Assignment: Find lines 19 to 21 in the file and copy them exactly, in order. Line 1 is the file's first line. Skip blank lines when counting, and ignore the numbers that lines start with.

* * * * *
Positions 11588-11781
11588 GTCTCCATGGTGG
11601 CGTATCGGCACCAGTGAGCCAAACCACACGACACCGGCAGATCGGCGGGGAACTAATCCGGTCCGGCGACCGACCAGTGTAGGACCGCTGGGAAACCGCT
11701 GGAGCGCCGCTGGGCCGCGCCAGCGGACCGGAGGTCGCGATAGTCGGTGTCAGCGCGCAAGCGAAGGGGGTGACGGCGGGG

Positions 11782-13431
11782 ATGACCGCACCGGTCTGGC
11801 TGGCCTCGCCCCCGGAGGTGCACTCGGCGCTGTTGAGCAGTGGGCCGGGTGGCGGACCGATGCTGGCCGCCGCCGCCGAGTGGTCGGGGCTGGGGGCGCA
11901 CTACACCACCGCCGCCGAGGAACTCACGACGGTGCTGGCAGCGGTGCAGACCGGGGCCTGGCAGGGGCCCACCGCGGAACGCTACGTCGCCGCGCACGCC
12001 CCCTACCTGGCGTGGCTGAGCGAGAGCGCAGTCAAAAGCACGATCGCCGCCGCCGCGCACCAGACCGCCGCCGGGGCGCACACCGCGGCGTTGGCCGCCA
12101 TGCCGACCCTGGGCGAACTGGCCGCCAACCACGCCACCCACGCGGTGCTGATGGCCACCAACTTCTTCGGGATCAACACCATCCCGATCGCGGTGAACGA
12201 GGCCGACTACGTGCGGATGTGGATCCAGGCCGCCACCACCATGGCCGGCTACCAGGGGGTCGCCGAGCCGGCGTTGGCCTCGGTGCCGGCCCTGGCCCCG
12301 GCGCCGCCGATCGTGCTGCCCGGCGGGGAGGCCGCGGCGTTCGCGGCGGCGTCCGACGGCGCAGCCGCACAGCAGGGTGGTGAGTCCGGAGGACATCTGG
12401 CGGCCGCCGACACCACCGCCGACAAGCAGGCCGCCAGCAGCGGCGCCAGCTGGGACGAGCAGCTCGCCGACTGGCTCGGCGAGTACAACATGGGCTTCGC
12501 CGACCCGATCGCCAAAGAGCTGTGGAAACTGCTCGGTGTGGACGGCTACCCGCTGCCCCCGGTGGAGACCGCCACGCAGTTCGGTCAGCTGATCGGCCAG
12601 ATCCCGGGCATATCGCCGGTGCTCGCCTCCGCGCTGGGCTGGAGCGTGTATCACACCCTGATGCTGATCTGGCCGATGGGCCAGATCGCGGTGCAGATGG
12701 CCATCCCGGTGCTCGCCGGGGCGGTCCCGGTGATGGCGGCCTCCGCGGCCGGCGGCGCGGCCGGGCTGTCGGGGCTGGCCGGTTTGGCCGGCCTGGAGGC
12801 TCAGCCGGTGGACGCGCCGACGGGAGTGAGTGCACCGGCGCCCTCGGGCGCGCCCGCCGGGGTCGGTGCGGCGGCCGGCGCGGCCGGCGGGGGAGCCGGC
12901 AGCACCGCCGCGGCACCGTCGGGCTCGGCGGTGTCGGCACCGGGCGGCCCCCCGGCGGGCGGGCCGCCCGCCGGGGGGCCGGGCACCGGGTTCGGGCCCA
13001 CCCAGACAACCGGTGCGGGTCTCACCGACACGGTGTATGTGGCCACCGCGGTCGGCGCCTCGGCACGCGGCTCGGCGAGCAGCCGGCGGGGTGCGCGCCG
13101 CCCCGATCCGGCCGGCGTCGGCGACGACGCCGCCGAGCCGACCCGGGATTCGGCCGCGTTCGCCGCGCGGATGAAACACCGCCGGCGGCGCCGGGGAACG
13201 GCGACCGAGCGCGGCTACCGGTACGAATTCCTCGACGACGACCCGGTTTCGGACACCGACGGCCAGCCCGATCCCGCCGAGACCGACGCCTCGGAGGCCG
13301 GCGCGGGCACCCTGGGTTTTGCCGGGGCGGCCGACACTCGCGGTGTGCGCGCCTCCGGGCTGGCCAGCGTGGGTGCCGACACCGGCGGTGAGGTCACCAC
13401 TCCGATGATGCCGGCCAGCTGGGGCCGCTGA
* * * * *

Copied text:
13001 CCCAGACAACCGGTGCGGGTCTCACCGACACGGTGTATGTGGCCACCGCGGTCGGCGCCTCGGCACGCGGCTCGGCGAGCAGCCGGCGGGGTGCGCGCCG
13101 CCCCGATCCGGCCGGCGTCGGCGACGACGCCGCCGAGCCGACCCGGGATTCGGCCGCGTTCGCCGCGCGGATGAAACACCGCCGGCGGCGCCGGGGAACG
13201 GCGACCGAGCGCGGCTACCGGTACGAATTCCTCGACGACGACCCGGTTTCGGACACCGACGGCCAGCCCGATCCCGCCGAGACCGACGCCTCGGAGGCCG